As if there were no bigger problems in the world during a pandemic … but, yes, Warner Bros. and Sony are protecting their box office hourly figures from rival Comscore studios in their respective releases. Principle is The Broken hearts gallery.
We’ve known this for a while, but now it’s getting a bigger deal as the blackout was only supposed to last a week for Warner Bros, and is now extended into a second weekend, with Sony joining.
Comscore is the transversal data between exhibitors and distributors. As cinemas make money every hour with titles, distributors and exhibitors can observe how a movie is doing at the box office and project what it will pay off for the day or the weekend. Rival studios draw from this data, create their own in-house weekend industry box office rankings twice a day (or more) on Fridays, Saturdays and Sundays and throughout the week, and share this with their best brass and directors.
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This Warner Bros.-Sony box office cover-up also prevents us press, from providing you, the city, with box office data on Fridays and Saturdays and throughout the week. We only get numbers on Sunday when Warners sends them to us and it’s just a number. And so, as the press finds out what the box office is on Sunday morning, so are rival studios. Rival studios are no longer uncovering the figures in real time.
We, the press and rival studios, are still unaware of the daily breakdown Principle. Sources, who withdrew information from the show, believe Nolan’s $ 20.2 million internal 11-day breakdown of the film was as follows = $ 2.5 million for the first weekend in Canada, $ 11.2 million for the 3 days, about $ 12 million for the 4 day and the rest in previews. We will come back to all of this in a moment.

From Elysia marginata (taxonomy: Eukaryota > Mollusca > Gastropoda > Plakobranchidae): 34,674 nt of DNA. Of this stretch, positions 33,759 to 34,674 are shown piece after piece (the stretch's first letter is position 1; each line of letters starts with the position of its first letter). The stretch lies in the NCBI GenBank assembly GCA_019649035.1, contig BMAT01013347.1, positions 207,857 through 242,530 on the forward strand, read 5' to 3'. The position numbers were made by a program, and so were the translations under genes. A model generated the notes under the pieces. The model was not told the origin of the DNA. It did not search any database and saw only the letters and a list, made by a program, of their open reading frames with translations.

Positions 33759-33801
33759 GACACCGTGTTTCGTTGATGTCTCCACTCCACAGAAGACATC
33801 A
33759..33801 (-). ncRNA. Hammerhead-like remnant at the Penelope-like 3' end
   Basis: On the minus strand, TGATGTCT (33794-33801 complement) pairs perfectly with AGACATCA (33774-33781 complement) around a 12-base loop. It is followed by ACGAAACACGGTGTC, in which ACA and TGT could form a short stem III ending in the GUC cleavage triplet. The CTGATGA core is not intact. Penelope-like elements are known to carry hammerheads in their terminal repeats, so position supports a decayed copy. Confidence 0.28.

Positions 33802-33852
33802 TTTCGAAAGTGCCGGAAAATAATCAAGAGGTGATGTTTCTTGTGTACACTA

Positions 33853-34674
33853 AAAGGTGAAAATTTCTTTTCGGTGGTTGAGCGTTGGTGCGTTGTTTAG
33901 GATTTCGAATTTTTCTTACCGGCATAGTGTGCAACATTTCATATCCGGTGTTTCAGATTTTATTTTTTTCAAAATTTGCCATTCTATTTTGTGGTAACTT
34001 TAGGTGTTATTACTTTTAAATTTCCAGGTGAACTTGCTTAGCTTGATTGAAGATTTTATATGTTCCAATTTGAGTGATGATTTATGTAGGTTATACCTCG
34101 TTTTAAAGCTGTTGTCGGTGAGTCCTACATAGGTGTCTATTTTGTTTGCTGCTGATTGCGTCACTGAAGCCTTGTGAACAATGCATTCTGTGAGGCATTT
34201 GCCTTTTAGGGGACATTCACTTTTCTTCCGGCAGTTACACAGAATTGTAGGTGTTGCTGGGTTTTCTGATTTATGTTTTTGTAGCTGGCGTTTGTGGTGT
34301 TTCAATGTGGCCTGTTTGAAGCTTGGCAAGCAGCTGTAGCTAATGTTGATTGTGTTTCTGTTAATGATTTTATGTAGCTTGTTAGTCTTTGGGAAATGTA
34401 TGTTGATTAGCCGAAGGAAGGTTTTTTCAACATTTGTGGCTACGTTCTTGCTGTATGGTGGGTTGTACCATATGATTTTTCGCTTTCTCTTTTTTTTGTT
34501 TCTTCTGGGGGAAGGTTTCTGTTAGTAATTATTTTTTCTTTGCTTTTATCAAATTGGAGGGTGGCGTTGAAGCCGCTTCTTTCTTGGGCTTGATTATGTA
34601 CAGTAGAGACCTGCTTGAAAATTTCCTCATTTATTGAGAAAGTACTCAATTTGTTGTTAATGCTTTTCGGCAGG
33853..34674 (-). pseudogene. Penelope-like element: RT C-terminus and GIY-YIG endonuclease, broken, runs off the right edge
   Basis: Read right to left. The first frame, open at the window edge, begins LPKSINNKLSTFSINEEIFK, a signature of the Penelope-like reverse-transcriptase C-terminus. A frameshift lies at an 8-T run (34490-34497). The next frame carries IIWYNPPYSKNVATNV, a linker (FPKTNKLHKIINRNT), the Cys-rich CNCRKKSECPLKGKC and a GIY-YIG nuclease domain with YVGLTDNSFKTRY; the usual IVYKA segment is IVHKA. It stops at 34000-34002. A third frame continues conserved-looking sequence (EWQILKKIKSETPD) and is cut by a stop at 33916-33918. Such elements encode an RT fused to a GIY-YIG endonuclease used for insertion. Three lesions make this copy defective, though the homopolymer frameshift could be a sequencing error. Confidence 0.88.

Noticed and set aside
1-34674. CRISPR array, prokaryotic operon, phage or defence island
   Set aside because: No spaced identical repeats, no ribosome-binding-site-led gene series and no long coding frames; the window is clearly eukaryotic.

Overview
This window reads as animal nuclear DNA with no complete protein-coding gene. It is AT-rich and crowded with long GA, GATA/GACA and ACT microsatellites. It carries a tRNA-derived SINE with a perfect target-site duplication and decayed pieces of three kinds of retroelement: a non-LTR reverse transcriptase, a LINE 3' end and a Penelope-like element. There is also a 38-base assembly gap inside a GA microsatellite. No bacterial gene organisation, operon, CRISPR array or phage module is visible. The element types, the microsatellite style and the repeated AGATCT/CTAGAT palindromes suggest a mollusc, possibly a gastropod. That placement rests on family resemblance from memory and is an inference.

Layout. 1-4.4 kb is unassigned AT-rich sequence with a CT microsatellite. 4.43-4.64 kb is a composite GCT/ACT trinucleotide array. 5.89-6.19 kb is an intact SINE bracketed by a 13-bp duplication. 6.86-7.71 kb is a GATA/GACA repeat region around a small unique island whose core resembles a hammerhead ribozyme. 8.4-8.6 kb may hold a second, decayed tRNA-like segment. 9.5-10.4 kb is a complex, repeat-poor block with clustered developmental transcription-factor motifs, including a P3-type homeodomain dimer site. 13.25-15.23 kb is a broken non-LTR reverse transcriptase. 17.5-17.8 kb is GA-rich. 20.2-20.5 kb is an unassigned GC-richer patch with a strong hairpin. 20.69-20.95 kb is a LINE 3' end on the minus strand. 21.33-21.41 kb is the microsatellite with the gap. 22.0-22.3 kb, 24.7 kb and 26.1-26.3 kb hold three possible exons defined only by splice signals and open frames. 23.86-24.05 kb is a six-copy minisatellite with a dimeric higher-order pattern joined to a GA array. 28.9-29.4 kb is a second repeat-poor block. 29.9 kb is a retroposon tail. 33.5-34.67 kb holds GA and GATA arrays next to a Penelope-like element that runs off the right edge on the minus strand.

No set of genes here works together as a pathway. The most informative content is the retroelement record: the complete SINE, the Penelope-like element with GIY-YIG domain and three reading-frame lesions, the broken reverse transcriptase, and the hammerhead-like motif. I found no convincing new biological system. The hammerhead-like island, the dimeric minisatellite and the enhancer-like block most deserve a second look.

Why are rival studios infected with this?
Essentially, not having access to box office hours prevents distribution executives from doing their job and providing their directors and executives with the health or lack thereof in the market. If they can’t dig into and see how Chicago, Detroit, or Tupelo theaters are doing, how can they decide whether it’s good or bad to release a movie right now? I mean, we all know that right now it’s not good at the box office. But some movies can be played in the red states, which are more open to going to the movies right now, for example Solstice Studios’ Unhinged, that’s up to $ 12.1 million as of Thursday. With Warner making these last minute theatrical date changes, that is, pushing Wonder Woman 1984 from October 2 to Christmas Day, another distributor could step in, schedule films and supply products to exhibitors so they can survive. Having access to drill-down theater schedules helps immensely; it really helps the industry in general. Apparently, the big circuits can see how Principle is Broken Hearts Gallery they are doing in Comscore, but small theaters that have access to the service cannot (such information tends to be of a premium level). One-way studies are monitoring the health status of Principle it is through their access to advance ticket sales systems.
If there is no transparency in box office data between rivals in the future, expect them to amplify each other in the near future.
Why are Warner Bros. (and Sony) doing this?